Monday, September 24, 2012

Why Religious Belongers Are Happier

I am teaching a Sunday School class on "Happiness and Faith."  Reviewing the research on this subject, I have come to this partial insight.

Happiness comes more from the process of doing something worthwhile with other people we care about than it does from any specific outcome of that process.  This is a common finding of happiness research.

Religious people are, on the whole, happier, than non-religious people.  This is also a standard finding of happiness research.

Happiness correlates more with religious belonging than with believing - that is, people who are active in religious communities report higher happiness, whereas people with strong religious beliefs who are not part of religious communities do not report higher levels of happiness.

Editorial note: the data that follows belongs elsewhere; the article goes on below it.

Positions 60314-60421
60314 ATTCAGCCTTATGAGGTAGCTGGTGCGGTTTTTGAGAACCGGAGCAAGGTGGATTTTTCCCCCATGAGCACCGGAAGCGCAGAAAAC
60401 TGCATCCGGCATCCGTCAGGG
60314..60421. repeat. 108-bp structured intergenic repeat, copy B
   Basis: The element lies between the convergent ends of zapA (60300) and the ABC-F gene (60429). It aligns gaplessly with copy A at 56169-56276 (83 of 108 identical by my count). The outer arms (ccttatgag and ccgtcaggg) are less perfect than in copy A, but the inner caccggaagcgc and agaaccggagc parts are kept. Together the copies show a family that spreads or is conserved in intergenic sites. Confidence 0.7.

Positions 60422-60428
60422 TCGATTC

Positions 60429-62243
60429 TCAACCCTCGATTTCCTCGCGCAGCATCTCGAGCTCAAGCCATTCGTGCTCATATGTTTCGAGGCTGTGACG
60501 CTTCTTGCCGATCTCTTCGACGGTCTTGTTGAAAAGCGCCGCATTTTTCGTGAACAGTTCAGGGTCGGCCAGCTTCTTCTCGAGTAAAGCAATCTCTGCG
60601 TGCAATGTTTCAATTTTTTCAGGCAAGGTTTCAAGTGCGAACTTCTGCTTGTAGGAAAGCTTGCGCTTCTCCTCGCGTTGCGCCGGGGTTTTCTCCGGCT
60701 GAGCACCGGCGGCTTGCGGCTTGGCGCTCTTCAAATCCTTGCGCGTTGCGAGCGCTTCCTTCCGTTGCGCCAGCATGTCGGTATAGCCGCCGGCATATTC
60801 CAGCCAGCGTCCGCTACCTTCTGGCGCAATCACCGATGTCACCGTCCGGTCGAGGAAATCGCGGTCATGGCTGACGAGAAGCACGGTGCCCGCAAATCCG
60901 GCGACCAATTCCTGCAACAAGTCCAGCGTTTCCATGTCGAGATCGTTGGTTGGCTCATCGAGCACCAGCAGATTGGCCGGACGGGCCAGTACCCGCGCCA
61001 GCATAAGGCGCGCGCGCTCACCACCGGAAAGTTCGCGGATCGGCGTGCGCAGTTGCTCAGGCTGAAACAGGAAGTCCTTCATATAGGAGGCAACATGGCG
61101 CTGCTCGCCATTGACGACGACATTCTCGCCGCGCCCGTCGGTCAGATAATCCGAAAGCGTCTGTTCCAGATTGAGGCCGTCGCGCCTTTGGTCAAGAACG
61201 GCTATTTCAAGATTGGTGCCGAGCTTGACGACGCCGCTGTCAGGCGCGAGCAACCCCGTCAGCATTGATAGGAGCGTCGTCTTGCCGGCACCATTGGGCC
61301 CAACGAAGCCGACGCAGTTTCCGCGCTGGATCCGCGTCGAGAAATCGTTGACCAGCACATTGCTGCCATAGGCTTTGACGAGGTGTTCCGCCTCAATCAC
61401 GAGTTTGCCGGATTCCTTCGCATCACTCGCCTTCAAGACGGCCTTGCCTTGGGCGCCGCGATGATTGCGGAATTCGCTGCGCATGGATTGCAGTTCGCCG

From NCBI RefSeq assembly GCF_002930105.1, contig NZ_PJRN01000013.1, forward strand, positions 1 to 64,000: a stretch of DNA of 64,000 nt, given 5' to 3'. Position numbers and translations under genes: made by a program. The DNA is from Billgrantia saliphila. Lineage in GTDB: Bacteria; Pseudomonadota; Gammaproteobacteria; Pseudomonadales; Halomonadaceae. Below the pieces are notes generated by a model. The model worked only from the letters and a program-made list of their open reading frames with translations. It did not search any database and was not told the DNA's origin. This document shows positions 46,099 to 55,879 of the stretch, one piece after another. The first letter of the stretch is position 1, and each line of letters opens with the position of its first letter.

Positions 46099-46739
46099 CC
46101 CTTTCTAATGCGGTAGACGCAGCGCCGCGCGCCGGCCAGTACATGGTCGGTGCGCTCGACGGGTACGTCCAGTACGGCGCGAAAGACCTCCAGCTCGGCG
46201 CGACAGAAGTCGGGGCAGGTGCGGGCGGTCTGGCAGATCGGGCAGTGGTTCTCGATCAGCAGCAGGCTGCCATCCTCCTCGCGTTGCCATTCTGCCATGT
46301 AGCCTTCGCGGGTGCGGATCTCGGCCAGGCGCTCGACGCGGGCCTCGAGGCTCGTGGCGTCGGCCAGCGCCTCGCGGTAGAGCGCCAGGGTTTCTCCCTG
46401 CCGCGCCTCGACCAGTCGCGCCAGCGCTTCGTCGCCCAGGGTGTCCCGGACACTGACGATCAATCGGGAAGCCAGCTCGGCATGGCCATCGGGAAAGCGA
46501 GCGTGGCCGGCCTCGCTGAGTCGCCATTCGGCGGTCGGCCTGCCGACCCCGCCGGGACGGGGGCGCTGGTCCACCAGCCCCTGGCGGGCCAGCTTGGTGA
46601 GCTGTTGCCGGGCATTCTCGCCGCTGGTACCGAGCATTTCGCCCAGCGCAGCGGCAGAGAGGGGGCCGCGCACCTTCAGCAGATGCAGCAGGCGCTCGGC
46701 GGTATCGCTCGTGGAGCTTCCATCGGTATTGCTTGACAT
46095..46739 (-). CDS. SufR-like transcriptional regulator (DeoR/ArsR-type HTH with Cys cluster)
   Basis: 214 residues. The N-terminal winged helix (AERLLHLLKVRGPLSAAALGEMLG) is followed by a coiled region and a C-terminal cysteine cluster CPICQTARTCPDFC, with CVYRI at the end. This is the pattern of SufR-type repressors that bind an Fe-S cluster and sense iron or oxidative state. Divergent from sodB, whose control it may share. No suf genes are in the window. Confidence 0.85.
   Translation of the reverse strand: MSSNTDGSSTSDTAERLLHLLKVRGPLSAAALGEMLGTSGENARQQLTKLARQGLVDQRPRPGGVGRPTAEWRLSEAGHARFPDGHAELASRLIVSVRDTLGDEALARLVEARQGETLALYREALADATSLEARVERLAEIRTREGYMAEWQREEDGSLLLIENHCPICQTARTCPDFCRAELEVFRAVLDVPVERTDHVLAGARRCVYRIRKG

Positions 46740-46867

I believe what religious institutions do that adds to happiness is to give structure and permanence to the process of doing good things together with other people.  One-off group projects are good, and an interest in civic betterment can produce such projects.  But for sheer persistence and long-term effect, nothing can compete with religious institutions for getting a group of people to work together for the common good week after week, year after year, decade after decade.

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